In this simple, step-by-step tutorial, we’ll show you how to make a stunning lighted garden hose wreath. Day or night, on a door or in a garden – it looks fantastic!
Our deck is coming along nicely – we’re almost there! Greg is currently working on the outdoor dining table, while I’m trying to finish the smaller items. And once we are done with them, Greg will be doing the reveal. But until then, I wanted share the latest and greatest addition to our deck: a lighted garden hose wreath!
Do you remember my spilling solar lights (aka teapot lights)? Well, in principle this lighted garden hose wreath is similar to that, but since it’s a wreath, I didn’t use solar lights. And as you can see, instead of using a teapot, I upcycled a garden hose this time! Ok, ok… instead of me yapping about the differences between the two, let’s get on with our wreath tutorial, shall we?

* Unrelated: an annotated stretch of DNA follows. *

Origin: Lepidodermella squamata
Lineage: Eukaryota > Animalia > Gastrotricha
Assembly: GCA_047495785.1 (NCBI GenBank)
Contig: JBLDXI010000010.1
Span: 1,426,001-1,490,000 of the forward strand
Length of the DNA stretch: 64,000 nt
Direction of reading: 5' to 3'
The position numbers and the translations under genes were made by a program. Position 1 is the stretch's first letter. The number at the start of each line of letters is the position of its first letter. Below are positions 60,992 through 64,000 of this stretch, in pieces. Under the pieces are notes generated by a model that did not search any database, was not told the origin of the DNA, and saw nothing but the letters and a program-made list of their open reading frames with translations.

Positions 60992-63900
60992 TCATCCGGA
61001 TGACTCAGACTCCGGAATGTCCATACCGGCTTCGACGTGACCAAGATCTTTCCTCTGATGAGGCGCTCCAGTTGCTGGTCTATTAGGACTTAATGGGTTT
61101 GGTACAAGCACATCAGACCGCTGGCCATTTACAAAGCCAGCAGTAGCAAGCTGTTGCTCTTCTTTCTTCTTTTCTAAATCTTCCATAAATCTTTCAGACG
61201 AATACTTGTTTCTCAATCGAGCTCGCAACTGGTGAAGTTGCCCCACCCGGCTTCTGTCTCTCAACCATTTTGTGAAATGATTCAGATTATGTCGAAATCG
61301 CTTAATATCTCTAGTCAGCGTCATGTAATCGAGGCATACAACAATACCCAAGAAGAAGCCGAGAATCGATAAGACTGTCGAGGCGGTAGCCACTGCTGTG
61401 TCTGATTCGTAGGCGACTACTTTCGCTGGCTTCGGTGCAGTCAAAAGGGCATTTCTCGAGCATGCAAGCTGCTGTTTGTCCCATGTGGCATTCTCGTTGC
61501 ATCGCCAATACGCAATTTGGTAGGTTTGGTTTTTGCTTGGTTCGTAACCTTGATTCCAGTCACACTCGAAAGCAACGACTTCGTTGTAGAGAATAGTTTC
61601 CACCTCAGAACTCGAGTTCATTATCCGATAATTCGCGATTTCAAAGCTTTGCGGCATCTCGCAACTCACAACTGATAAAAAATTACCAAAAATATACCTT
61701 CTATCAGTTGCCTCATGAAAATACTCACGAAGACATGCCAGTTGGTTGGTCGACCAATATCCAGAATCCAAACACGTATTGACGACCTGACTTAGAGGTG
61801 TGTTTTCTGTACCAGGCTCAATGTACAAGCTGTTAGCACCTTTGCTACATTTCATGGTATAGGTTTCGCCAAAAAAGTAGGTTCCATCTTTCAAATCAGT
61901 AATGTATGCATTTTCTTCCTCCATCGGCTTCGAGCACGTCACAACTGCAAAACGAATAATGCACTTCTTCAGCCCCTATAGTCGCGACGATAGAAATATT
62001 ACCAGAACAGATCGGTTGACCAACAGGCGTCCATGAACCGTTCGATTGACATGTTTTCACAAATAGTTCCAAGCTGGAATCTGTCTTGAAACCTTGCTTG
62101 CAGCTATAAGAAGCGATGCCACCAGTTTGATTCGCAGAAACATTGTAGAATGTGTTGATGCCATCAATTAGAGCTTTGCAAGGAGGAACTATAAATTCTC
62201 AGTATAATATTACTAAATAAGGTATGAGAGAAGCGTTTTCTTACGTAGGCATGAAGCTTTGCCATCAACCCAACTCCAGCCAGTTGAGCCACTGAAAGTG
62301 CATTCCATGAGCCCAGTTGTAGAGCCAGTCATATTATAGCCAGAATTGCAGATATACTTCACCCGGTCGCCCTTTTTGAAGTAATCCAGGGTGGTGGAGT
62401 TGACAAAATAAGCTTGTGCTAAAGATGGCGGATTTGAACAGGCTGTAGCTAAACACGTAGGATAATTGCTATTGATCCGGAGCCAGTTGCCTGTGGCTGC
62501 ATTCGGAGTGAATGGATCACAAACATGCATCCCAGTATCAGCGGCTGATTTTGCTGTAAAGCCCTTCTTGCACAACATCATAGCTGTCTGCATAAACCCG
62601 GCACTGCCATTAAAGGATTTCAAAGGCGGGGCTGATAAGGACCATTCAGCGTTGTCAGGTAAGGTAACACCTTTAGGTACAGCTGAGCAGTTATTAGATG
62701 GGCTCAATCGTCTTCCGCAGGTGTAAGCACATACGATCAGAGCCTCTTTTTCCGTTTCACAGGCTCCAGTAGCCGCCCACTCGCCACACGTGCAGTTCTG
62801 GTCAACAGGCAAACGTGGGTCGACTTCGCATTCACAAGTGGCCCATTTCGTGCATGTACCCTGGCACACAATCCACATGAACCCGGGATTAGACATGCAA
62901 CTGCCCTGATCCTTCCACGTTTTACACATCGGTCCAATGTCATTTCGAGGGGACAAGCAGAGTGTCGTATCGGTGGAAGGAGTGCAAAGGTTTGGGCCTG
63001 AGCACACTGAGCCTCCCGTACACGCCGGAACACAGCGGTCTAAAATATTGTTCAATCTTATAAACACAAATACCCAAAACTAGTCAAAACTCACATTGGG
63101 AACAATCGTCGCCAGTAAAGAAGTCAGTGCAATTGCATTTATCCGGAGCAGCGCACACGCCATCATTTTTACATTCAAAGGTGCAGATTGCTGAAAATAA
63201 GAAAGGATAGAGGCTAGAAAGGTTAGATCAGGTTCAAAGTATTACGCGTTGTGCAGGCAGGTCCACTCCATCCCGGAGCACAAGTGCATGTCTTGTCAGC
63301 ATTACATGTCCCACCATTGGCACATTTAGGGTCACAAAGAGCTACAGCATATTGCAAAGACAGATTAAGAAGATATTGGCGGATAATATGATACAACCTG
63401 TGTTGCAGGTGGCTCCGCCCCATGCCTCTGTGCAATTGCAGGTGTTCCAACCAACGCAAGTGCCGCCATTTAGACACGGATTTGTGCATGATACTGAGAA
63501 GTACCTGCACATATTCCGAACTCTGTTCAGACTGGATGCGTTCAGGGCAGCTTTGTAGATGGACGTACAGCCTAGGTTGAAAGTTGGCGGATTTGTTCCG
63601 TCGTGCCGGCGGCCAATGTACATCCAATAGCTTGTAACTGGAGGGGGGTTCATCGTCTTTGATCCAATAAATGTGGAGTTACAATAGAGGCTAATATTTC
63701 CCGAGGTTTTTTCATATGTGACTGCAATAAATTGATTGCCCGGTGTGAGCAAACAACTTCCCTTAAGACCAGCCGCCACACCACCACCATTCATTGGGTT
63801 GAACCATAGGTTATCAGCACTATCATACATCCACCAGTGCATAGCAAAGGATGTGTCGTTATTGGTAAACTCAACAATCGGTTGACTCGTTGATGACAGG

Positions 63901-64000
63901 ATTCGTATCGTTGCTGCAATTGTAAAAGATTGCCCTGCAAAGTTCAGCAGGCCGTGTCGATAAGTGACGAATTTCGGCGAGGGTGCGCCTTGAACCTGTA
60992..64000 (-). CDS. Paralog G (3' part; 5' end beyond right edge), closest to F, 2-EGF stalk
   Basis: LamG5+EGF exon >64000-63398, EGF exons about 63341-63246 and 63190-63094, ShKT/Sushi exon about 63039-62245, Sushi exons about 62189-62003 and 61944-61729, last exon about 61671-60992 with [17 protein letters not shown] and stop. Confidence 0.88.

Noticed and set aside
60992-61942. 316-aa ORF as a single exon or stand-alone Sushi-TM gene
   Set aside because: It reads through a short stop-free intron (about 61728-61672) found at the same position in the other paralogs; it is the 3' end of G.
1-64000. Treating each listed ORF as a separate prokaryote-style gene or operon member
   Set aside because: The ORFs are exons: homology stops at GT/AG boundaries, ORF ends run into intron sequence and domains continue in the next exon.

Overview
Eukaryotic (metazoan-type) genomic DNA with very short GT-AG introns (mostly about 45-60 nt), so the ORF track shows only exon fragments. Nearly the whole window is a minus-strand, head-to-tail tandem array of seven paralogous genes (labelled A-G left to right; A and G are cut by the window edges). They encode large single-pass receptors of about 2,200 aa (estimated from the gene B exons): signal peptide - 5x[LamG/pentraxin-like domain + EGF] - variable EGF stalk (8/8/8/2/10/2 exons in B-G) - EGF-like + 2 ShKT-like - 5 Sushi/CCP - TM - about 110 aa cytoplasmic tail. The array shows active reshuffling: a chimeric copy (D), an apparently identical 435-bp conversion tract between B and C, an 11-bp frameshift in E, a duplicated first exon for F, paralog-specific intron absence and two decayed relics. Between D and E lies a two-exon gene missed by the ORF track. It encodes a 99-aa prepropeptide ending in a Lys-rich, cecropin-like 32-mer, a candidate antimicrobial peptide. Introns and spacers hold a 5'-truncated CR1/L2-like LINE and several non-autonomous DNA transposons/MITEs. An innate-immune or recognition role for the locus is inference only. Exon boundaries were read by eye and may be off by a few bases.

Oh also… before going any further, I want to warn you that this a picture-heavy post. But that’s only because I really wanted everyone to be able to follow the steps without having any questions about the process. And also maybe because I’m pretty proud of my lighted garden hose wreath, so I couldn’t stop myself from putting a ton of beauty shots. Anyway…I’m just letting you know – so you might want to get your scrolling finger ready for some good exercise, hahaha 😉
Now that the long post warning is out of the way, let me give you the materials list for our lighted garden hose wreath.
Garden Hose Wreath Supplies List
- An old or new garden hose – I used a 25-foot marine hose. You don’t have to stick with 25 feet, but keep in mind that with a shorter hose, your wreath may not look as full, and with a longer hose, your wreath may be too heavy to hang.
- 30 inch length of copper tubing – it’s something that almost all hardware stores carry. But if you can’t find it at your local hardware store, here is one I found on Amazon.